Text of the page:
• Steroid creams – corticosteroids can help reduce inflammation caused by autoimmune conditions, promoting hair regrowth.
  • Red light therapy for hair growth – this therapy uses focused beams of red light to activate your cells’ mitochondria, helping them transport more energy to your hair follicles.
  • PRP hair treatment – platelet-rich plasma is extracted from your own blood and injected into your scalp. It contains abundant growth factors which can help promote hair growth and curb thinning. 
  • A hair transplant – if none of the non-surgical hair restoration treatments work for you, no need to worry, you may still be a good candidate for a hair transplant. The surgery is simple and highly effective and the Wimpole Clinic takes pride in stellar results regardless of whether you opt for a FUE or FUT procedure.

If you have tried everything and you still haven’t found a way to curb your hair loss, book a hair transplantation consultation at the most convenient of our central London clinic locations. Our brilliant surgeons will be happy to explain the entire process to you in detail and to determine whether you can benefit from this procedure.  

Frequently asked questions

Do you think a thyroid disorder may be the root of your hair shedding? Find out more about the relationship between your thyroid function and hair loss by reading the answers to these common questions:

In general, it is only a good idea to take vitamin supplements if you have a deficiency otherwise, they are unlikely to help your hair loss. If you have a clinical deficiency, your healthcare provider can provide the best guidance.

Otherwise, eating a well-balanced diet rich in vitamins C, D, and E, iron, zinc, magnesium, and selenium should provide all the nutrients your hair needs and no vitamin supplementation should be needed.

While thyroid hair loss normally occurs independently of your lifestyle choices, you can avoid additional hair shedding by making some changes. Avoid heat-styling your tresses and exposing them to the hot sun, as it can be difficult to fix heat-damaged hair.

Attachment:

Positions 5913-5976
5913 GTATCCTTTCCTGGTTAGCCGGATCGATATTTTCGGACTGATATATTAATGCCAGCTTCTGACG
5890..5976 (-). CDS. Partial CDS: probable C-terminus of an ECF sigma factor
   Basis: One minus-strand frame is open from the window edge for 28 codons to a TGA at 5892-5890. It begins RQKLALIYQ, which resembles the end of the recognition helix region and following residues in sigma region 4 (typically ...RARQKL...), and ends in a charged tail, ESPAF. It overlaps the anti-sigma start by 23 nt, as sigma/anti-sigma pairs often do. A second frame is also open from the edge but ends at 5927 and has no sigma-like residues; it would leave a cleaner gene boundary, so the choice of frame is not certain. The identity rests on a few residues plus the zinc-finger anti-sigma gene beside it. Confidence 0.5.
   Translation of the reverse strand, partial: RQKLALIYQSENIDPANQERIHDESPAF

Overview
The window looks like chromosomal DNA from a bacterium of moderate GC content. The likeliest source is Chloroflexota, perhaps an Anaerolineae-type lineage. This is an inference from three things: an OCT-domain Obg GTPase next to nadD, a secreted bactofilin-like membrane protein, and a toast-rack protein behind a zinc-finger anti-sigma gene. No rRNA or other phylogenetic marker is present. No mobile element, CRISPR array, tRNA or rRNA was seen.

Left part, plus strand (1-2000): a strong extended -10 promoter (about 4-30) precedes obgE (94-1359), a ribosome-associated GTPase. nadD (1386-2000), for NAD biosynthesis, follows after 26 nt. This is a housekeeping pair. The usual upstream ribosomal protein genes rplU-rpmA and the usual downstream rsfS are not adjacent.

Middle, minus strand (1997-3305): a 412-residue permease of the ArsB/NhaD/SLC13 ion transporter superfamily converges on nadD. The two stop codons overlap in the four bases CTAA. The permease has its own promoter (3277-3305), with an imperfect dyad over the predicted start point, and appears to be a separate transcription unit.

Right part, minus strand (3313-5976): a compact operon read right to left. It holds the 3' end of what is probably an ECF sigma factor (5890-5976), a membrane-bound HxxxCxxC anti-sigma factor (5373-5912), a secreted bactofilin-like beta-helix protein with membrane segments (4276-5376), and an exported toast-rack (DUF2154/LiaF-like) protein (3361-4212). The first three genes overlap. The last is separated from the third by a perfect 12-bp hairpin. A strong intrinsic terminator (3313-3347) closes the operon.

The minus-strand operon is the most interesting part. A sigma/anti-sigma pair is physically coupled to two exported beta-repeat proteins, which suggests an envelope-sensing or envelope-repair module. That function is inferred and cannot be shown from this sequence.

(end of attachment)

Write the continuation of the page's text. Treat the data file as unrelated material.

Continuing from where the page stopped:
Choose gentle hair products and reduce the frequency of bleaching or dyeing your hair. Eating healthily, getting plenty of rest and exercise, cutting back on smoking, and reducing stress can also be very important for improving your hair health. 

There is only anecdotal evidence regarding the effectiveness of biotin for hair loss. Moreover, the British Thyroid Foundation raises the alarm that many commercially available supplements contain far higher doses than the daily recommended intake (30 mcg).

Some can reach as high as 5000-10000 mcg, which may cause false readings for free T4 (FT4), free T3 (FT3) and TSH (a thyroid-stimulating hormone regulating the level of T3 and T4) [31]. These tests measure the levels of thyroid hormones in your body, which helps diagnose hyper- or hypothyroidism. 

No commercially available shampoo can be stand-alone effective against hair loss produced by a thyroid disorder. However, some of the best shampoos for thinning hair may help achieve regrowth once you have your thyroid condition under control.

You can also try a Minoxidil shampoo, but it is unlikely to be as effective in shampoo form as it is as a topical solution.

Dr Mir Malkani
Medically reviewed by Dr Mir MalkaniUpdated on July 11, 2024
The Wimpole Clinic offers FUE Hair, Beard & Eyebrow Transplants & Trichology.